The primary endpoint was the proportion of plasma HIV-RNA (pVL) suppression close to (maximum 4 weeks before) or at the time of delivery. Secondary endpoints included delivery mode, the HIV status of new-borns from birth until month 6 of age, and safety parameters of the infant and the mother. Safety parameters of the infant included birth weight, gestational age, and birth defects. Maternal safety parameters included clinical and biological tolerance of RAL-based cART.
Retrospective oral non-opposition for their clinical data to be anonymized and then analyzed for research purposes was obtain from study participants. The Ethics Committee “Comité de protection des personnes Ile de France XI” approved the study.
The proportion of pregnant women with pVL < 50 and < 400 copies/mL at delivery (main outcome measure) was reported as percentage. The proportion of women experiencing a pVL decay of more than 2 log10 copies/mL between the time of RAL initiation and delivery was calculated for women with a pVL > 5000 at baseline (i.e. RAL initiation). Fisher’s exact test was used to compare proportions of pVL < 50 copies/mL at delivery according to the timing of RAL initiation in R version 3.1.1 (R Foundation, Vienna, Austria).
Characteristics at baseline
Ninety-four pregnancies in 94 HIV-1 infected women with a median age of 33 years were included in the present analysis (Table 1). Women primarily originated from Sub-Saharan Africa (85%) and 16% of them did not have regular health insurance coverage (none or State Medical Aid). At the time of RAL initiation, 16 women (17%) were cART-naïve and late presenters (i.e. women who arrive late in the pregnancy follow-up for HIV care), with an HIV diagnosis at a median of 30 weeks of gestation (range, 22–37), and 78 women (83%) were already on cART before pregnancy (40% of them with a pVL < 50 copies/ml) including 33 women on RAL. Among the 16 late presenters, RAL was used with two NRTI (n = 14) and/or one bPI (n = 13). Among the 78 cART-experienced women, RAL was associated with two NRTI (n = 70) and/or a bPI (n = 54) and/or a non-nucleoside reverse transcriptase inhibitor (n = 4) and/or a CCR5 antagonist (n = 3). For further details on cART-backbone please refer to Table 2.
Overall, RAL-based cART was initiated: (i) before pregnancy in 33 women, (ii) during the second trimester of pregnancy in 11 women (2 switches for clinical intolerance of bPI and 9 for cART intensification because of a pVL > 50 copies/mL), and (iii) during the third trimester of pregnancy in 50 women (34 for cART-intensification and 16 cART initiation in naïve late presenters pregnant women). According to the timing of RAL initiation, 22/33, 1/11 and 15/50 women had a pVL < 50 and copies/mL before pregnancy, during the second trimester, and during the third trimester, respectively. In women with a pVL > 50 copies/ml (80%), median pVL was 1740 copies/mL (range, 55–6 680 000) at RAL initiation.
Effectiveness and safety for the mothers
Overall, at the time of delivery, pVL was < 50 copies/mL in 70% and < 400 copies/mL in 84% of women, respectively. Specifically, pVL was < 50 copies/mL at delivery in 82%, 55% and 56% of women when RAL was started before pregnancy, during the second trimester or during the third trimester, respectively (Fig 1). RAL initiation before pregnancy was associated with significantly higher rates of virological control achievements when compared to initiations during the third trimester of pregnancy (Fisher’s exact test, p = 0.02). For women with a pVL > 50 copies/mL at delivery, median pVL was 185 copies/mL (range, 55–39068). Of note, among women with a pVL > 5000 copies/mL at RAL initiation (n = 36), a pVL decay greater than 2 log10 copies/mL between RAL initiation and the time of delivery was observed in 87% of them. Median CD4+ T-cell count at delivery was 560 /mm3 (range, 63–1698). RAL-based cART was well tolerated during pregnancy with no discontinuation due to adverse event. Of note, during labour, additional ZDV infusion was performed in 60% of women according to French guidelines .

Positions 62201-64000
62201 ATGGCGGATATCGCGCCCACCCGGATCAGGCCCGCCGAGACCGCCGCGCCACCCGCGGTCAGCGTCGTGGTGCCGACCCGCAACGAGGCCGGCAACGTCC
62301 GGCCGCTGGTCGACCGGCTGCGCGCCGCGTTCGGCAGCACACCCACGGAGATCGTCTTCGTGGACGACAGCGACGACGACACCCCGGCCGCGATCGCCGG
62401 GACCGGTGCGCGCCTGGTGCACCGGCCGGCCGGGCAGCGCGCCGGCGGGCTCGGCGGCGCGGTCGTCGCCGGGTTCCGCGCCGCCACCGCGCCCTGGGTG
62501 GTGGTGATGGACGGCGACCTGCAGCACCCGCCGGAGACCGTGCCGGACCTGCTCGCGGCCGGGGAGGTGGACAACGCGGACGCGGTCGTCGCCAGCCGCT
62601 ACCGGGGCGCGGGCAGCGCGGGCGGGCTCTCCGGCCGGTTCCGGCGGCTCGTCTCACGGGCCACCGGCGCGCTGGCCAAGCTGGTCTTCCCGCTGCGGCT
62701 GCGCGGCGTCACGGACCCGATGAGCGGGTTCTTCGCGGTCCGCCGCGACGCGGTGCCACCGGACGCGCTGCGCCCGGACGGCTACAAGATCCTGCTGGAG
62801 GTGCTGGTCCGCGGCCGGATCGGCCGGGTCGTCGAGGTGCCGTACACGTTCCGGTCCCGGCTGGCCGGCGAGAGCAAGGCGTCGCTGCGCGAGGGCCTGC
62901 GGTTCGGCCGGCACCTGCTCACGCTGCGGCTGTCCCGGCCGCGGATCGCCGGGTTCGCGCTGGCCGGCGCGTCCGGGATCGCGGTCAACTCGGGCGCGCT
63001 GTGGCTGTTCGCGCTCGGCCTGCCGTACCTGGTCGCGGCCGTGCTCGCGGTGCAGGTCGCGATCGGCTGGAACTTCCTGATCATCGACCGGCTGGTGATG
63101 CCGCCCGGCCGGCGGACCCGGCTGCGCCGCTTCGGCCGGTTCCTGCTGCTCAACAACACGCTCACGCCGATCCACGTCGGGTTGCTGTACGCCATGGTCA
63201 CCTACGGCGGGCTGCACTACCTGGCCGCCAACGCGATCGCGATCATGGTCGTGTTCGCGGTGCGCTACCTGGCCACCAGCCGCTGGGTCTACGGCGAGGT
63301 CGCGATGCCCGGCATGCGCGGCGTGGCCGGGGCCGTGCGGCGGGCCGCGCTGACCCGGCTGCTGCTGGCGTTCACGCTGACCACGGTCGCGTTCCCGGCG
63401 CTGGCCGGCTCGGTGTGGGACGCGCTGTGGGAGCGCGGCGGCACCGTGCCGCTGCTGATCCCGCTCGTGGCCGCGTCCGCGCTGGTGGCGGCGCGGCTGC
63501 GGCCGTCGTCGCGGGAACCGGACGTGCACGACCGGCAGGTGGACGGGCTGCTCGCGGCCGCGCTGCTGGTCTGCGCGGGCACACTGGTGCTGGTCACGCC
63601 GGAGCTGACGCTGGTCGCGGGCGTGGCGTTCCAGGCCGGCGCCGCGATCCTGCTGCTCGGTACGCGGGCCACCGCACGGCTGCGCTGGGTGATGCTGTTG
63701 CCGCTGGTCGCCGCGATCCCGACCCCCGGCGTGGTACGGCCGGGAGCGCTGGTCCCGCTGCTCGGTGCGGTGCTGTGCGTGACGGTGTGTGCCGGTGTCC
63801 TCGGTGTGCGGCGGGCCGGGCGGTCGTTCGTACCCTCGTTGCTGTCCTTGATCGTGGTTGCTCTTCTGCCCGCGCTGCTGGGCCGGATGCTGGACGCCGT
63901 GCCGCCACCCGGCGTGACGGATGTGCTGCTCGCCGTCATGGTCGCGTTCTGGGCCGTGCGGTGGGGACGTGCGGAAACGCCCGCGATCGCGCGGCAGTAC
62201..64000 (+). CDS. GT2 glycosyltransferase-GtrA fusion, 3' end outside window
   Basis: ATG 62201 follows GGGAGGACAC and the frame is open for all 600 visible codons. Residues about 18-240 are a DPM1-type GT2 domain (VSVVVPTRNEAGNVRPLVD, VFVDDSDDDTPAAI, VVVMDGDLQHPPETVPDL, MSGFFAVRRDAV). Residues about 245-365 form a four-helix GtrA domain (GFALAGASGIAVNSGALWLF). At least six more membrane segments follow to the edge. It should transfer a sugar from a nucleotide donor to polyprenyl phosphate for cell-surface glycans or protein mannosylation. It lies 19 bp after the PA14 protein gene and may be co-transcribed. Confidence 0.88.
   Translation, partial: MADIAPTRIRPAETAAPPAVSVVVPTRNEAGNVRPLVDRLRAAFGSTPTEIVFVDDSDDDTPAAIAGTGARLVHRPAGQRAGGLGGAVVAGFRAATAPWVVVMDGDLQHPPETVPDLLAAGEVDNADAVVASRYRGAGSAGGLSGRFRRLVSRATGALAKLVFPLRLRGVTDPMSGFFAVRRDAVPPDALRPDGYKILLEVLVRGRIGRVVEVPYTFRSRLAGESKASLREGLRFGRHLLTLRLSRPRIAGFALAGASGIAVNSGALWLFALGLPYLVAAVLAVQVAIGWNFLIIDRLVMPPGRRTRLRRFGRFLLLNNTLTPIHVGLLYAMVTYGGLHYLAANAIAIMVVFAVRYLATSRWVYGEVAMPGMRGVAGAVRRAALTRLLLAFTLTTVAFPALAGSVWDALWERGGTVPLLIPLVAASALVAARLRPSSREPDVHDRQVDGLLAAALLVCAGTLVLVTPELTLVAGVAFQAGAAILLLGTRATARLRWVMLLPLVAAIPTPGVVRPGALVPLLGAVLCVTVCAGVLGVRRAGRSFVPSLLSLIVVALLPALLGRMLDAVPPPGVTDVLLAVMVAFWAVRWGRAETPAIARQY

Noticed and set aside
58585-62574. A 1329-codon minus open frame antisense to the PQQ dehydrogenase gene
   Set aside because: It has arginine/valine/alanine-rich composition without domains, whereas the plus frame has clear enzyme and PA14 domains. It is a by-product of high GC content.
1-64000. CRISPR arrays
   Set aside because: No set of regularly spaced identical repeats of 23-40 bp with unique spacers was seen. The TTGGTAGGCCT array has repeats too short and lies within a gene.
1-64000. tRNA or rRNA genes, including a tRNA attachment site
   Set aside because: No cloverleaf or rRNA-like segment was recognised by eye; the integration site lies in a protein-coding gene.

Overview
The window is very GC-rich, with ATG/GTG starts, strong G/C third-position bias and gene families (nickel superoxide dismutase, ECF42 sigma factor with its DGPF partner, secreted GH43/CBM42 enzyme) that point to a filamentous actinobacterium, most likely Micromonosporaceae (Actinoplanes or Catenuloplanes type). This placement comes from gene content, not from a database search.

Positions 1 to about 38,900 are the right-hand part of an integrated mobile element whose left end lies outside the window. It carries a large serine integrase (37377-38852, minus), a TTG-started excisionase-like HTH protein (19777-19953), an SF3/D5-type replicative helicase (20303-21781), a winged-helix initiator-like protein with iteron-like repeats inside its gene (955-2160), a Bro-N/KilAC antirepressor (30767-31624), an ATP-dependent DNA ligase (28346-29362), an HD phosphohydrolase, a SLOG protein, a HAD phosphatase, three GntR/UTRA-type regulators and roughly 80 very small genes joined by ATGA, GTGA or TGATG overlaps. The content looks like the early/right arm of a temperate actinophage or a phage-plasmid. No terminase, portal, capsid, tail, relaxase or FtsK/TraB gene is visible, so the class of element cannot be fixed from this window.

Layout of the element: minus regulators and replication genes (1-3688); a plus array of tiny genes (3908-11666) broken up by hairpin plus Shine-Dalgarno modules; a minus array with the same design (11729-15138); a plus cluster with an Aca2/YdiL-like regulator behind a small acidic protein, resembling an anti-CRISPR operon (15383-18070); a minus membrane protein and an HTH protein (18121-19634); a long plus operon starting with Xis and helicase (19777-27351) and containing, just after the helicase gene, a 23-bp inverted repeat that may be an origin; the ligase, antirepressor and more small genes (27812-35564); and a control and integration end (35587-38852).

All the 94 pregnancies (92 singleton, 2 twins) led to live birth. Median delivery term was 38 weeks of gestation (range, 28–41), with vaginal delivery in 48% and caesarean section in 52% of cases. Of note, 18 (19%) of new-borns were premature (< 37 weeks of gestation). Median new-borns’ weight was 3.1 kg (range, 0.8–4.5) and no birth defect was reported. All of them received ZDV during the post-partum period , and were HIV non-infected by HIV-DNA/RNA measurements at Month 6 of age. We thus observed a transmission rate of 0% (95% CI, 0–6) in women with a pVL < 50 copies/mL at delivery and of 0% (95 CI, 0–12) in women with a pVL > 50 copies/mL at delivery.
Recommended cART options remain limited for HIV-1 pregnant women despite the development of new antiretroviral drugs over the past decade. We report here a comprehensive retrospective analysis of HIV-1 infected women receiving a RAL-based cART during preganncy. Overall, a pVL < 50 copies/mL at the time of delivery was achieved in more than two third of women initiating RAL, although 60% of them were not virologically-suppressed at RAL initiation. Of major interest, this “real-life” study provides data for specific populations usually excluded from clinical trials. In particular this analysis: (i) included women initiating a RAL-based regimen at different time points, including late presenters, (ii) is representative of socio-demographic characteristics of HIV-infected pregnant women epidemiology in France, thus including a high proportion of Sub-Saharan Africa migrants, and (iii) described data for women with no regular health care insurance, who therefore cannot participate in clinical trials.